On Friday, February 27, 2015, Dr. Garrett Adams, medical director of the Beersheba Springs Medical Clinic and past president of Physicians for a National Health Program, spoke with Psyc 230 students about America’s medically underserved, especially in Appalachia, how America’s wealth inequality affects the nation’s health and society, and the benefits a publicly funded national health program could have on our society as well as our national health.
Born in Nashville to a family that spent summers in Beersheba Springs, Adams is a graduate of Vanderbilt University and Wake Forest School of Medicine, where he was recognized as a Distinguished Lecturer. He completed pediatric residency at Vanderbilt University Hospital and Children’s Hospital of Los Angeles, and a Pediatric Infectious Disease Fellowship at the University of Colorado. In addition, he has a Master of Public Health from the Johns Hopkins University Bloomberg School of Public Health, which recently recognized him with its Distinguished Alumnus Award.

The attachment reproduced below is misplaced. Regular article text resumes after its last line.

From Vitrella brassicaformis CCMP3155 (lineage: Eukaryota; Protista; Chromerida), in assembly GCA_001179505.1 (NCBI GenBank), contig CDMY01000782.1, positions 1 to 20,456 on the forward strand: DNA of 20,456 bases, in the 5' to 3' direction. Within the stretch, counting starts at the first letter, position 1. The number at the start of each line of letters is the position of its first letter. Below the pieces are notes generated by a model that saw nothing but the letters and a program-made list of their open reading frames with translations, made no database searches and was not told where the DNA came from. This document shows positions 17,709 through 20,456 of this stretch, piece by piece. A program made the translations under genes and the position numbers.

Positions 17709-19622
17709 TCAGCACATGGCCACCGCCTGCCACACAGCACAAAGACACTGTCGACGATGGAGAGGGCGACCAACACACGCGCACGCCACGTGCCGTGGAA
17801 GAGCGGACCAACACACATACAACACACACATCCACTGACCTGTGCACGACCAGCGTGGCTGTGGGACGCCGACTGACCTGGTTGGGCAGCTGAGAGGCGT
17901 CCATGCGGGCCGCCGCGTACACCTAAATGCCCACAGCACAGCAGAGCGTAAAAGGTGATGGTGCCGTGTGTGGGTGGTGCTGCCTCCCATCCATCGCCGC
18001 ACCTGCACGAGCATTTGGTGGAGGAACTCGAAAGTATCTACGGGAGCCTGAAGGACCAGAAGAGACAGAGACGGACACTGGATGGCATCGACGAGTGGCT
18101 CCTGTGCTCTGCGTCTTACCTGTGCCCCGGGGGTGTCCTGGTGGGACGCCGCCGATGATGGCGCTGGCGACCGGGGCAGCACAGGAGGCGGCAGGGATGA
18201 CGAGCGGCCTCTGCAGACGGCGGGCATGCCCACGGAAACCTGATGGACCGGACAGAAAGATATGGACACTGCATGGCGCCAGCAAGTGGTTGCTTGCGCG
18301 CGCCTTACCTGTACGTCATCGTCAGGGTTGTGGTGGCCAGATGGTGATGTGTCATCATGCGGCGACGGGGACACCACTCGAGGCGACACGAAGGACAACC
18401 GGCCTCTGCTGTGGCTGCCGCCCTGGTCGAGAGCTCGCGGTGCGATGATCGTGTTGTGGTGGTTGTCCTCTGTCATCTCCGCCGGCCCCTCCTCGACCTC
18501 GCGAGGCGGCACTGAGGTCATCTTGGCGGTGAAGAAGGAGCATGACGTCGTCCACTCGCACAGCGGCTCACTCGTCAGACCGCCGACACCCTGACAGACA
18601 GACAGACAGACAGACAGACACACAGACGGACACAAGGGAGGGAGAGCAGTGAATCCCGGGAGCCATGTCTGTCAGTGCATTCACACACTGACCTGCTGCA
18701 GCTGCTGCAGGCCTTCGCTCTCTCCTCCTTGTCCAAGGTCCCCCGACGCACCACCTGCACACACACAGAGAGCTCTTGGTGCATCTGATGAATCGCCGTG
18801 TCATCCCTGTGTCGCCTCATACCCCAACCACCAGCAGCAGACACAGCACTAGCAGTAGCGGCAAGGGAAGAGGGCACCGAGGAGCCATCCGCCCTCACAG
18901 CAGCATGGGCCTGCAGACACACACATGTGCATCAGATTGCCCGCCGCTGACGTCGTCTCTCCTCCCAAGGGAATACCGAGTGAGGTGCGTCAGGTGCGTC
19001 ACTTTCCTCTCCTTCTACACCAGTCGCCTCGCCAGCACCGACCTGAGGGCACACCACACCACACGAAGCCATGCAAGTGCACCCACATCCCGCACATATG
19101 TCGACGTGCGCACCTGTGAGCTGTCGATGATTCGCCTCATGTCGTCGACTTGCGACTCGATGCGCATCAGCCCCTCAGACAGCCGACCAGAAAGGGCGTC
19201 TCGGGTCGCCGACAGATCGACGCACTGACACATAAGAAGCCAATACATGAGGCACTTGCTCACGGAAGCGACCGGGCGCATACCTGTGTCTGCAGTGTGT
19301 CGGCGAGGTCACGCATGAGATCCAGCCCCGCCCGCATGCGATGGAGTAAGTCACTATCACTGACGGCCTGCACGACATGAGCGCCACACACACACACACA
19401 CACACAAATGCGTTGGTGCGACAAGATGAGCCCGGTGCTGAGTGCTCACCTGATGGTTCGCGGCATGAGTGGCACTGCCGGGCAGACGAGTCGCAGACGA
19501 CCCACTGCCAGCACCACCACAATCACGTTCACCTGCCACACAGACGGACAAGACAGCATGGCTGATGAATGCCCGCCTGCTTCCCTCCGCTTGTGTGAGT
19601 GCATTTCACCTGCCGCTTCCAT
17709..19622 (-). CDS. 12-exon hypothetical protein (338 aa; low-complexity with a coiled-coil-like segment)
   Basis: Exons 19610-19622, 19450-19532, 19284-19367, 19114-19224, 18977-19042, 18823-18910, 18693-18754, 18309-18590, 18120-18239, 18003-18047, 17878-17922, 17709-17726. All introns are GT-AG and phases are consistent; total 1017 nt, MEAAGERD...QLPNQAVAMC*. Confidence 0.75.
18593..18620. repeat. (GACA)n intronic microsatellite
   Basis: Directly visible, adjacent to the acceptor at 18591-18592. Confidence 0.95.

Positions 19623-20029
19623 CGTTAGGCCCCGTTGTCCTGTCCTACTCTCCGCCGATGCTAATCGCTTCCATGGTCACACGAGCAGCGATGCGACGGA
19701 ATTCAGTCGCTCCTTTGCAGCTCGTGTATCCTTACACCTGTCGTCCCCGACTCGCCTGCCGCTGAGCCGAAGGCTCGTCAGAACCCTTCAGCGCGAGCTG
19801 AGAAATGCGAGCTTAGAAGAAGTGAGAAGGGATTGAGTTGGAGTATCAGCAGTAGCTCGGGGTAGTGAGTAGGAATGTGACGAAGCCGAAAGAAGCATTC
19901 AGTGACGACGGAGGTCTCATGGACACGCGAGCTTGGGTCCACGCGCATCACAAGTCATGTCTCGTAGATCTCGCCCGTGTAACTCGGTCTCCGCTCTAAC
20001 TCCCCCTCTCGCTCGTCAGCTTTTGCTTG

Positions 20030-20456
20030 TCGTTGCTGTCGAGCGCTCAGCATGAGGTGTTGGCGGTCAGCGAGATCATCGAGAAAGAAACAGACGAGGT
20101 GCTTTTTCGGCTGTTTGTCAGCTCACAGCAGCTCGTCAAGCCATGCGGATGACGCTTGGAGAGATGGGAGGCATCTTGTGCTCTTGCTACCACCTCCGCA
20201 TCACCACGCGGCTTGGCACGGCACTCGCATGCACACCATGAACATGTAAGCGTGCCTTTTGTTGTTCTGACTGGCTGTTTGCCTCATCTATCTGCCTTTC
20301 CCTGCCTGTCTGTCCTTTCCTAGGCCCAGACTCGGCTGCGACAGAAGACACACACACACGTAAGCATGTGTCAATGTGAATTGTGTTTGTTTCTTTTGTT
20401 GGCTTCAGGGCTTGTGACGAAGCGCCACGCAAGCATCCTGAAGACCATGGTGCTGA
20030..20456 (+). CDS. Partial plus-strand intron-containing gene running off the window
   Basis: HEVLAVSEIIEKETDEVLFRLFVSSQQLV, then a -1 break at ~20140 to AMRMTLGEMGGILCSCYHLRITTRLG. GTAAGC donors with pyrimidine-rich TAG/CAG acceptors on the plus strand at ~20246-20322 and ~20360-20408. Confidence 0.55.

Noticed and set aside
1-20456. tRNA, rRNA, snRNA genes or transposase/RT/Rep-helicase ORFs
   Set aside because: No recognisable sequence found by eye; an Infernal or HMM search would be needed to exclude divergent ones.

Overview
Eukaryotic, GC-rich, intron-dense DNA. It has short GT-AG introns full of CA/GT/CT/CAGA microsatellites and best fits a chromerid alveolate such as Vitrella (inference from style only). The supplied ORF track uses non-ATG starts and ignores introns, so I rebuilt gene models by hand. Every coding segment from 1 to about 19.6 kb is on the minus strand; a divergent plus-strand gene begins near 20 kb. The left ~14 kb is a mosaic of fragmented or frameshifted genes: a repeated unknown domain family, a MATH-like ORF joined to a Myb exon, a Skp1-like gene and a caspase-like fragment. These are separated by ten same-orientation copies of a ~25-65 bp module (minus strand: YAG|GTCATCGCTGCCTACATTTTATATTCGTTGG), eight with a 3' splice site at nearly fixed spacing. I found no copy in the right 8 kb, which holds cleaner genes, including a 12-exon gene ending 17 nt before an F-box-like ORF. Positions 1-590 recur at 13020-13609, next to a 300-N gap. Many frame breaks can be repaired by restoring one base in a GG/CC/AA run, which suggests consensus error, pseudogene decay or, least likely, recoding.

Retired from the full-time faculty of the University of Louisville School of Medicine, where he was chief of pediatric infectious diseases, Adams is the founder and medical director of the Beersheba Springs Medical Clinic, a not-for-profit, volunteer clinic in Grundy County (www.beershebaclinic.org).
During his 40-year career he attended to the health care needs of sick children and their families. He witnessed deterioration in health care access and delivery in the United States, and now works for health care reform as a member of Physicians for a National Health Program (www.PNHP.org). He is a founding member of PNHP-Kentucky, and a member of the national Board of PNHP.